An example of such an Australian ETF is Vaneck’s MVW. I explore this topic in greater detail in my review comparing MVW vs VAS – What Is The Best Australian ETF?
The findings from this analysis may come as a surprise.
IOO holds substantial investments in various American companies, with Apple being the top contender. It allocates 12.20% of its portfolio to Apple, which translates to owning $122.00 of Apple stock for every $1000 invested in IOO.
Similarly, Microsoft constitutes 11.34% of IOO’s holdings. Just as with Apple, if you had $1000 invested in IOO, you would possess $113.40 worth of Microsoft shares.
Given the substantial market capitalization of U.S. tech stocks, it’s not surprising that they maintain a prominent presence within the IOO ETF.
Similar to IOO, IVV also has a notable stake in Apple, although to a lesser extent. If you were to invest $1,000 in IVV, you would hold approximately $69.40 worth of Apple shares.
Similarly, like IOO, IVV also has a significant investment in Microsoft. If you had $1,000 invested in IVV, you would then have $64.50 worth of Microsoft shares.
It’s not surprising that the top 10 holdings are very similar between the two ETFs. The top 5 holdings are identical, with companies like Meta and Tesla only included in IVV.
Both IVV and IOO include many of the same technology-related stocks. U.S. technology companies represent a significant portion of both of these ETFs due to their significant market caps.
IVV vs IOO – Top 10 Holdings As Total Percentage of ETF
When looking at the top 10 holdings in each ETF, each is heavily weighted by the top 10 stocks. In the case of IOO, the top 10 shares represent a significant 49.75% of the entire ETF’s portfolio.
This is somewhat surprising, considering that IOO only invests in the top 100 global companies. Consequently, the remaining 90 companies account for the remaining 50.25% of the ETF.
Similarly, like IOO, IVV also carries substantial weight in its top 10 largest companies. The top 10 holdings constitute 30.41% of the total ETF.
With IVV encompassing a total of 503 equities, this means that the remaining 493 stocks make up the remaining 69.59%.
IOO vs IVV – Market Cap Percentage
When examining the portfolios of both IOO and IVV, it becomes clear that they allocate significant portions to large-cap and giant corporations.
Once again, it’s not surprising that a substantial majority of IOO is comprised of giant market cap companies, considering that the ETF is designed to represent the top 100 global businesses.
In contrast, IVV has 47.06% of its investments in giant market cap companies and 35.18% in large market cap companies. Consequently, a substantial portion of both ETFs is directed toward well-established corporate giants known for their stability.
As a result, it’s highly unlikely for either ETF to have substantial initial positions in emerging companies that may one day become the next Tesla, Apple, or Google. These iconic firms typically started as small enterprises and gradually expanded.
Within the scope of these ETFs, such companies would only represent a small fraction of the overall investment until they achieve a significant market presence and attract substantial investments.
IOO vs IVV – Weighting by Continent
When analyzing IOO and IVV in terms of their continental holdings unsurprisingly they are very different. IOO is predominantly composed of North American companies, accounting for 75.79% of its holdings, while IVV is obviously even more heavily concentrated in North America at 99.45%.
IOO allocates 18.24% of its investments to European companies, 5.27% to Asian countries, and a minimal 0.07% to Australia. In contrast, IVV allocates just 0.55% of its holdings to European and Asian-related companies.
If you are looking for a more diversified portfolio I have also reviewed IVV vs VGS in my article, IVV vs VGS – An Investor’s Dilemma, and IOO vs VGS, in my article, IOO vs VGS: Which Global ETF Is Right For You?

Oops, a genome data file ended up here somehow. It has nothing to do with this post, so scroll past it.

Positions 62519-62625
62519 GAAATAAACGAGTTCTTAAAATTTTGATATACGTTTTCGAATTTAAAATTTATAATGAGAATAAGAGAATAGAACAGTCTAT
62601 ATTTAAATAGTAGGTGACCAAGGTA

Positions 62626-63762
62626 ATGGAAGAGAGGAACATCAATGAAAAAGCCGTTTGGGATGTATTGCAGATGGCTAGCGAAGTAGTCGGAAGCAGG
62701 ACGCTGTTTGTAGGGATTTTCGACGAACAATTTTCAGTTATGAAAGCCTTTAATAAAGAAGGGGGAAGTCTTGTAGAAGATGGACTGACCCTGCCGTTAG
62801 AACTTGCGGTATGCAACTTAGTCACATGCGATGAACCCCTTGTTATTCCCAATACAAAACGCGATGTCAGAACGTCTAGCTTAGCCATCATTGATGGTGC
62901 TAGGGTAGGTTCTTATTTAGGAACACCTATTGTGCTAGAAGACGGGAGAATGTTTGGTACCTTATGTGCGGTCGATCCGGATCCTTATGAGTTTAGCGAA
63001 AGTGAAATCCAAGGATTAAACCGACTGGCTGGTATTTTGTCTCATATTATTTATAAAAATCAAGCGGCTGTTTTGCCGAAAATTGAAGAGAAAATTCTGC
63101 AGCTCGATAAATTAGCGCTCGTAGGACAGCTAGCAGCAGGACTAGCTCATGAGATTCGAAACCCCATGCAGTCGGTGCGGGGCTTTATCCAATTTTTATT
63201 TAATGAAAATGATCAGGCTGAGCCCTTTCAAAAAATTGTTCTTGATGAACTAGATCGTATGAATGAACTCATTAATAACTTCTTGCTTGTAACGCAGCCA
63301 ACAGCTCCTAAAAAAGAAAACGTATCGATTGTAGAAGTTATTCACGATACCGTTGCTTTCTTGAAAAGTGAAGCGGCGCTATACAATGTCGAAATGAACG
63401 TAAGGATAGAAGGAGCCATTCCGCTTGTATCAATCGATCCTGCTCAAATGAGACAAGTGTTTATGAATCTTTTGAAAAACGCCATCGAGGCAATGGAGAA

Summary – Should You Hold IOO or IVV, or Both?
IOO and IVV are two very different ETFs with great historical performances. IOO follows the S&P Global 100 Index, meaning it holds the largest 100 companies globally.
Conversely, IVV follows the S&P 500 so has the largest 500 US Shares. Both IOO and IVV make substantial investments in companies such as Apple, Microsoft, Amazon, Nvidia, and Alphabet (Google).
IOO maintains a substantial 75.79% exposure to the North American stock market. Consequently, any developments, whether positive or negative, in these markets tend to exert a more significant influence compared to fluctuations in the Asian or European markets.
So let’s answer the questions, IOO or IVV?
I am a big fan of both IOO and IVV for different reasons. IVV offers fantastic exposure to the broader US market and for many people, would serve as a core element of their ETF portfolio.
IOO provides good exposure to the both US market and the wider global market, investing in the world’s largest corporations.
However, it’s unlikely to be a core holding in an investor’s portfolio due to its high concentration in select shares as previously demonstrated.
So, can you or should you hold both IVV and IOO?
Like all financial decisions, this depends on your individual objectives, goals, and financial circumstances.
However, to illustrate, if you were to evenly allocate $5,000 to each ETF, creating a 50/50 split, the top 5 holdings, which include Apple, Microsoft, Amazon, Nvidia, and Alphabet Class A, would make up 29.90% of your overall portfolio.
This means that nearly $3,000 of your $10,000 investment would be allocated to just 5 companies.
On the flip side, investing solely in IOO would expose you to 38.11% of these same top 5 stocks. This highlights the highly personal nature of this decision, which should be guided by your investment objectives, goals, and other portfolio holdings.
Therefore, holding both IVV and IOO is still very possible, but it will depend on an individual’s risk appetite and whether they are comfortable with an investment portfolio that could be highly concentrated in a handful of shares, all within the same tech space.
This article does not serve as an endorsement or recommendation for products mentioned in the article. The information presented here is based on referenced sources and is accurate as of the publication date of October 2, 2023.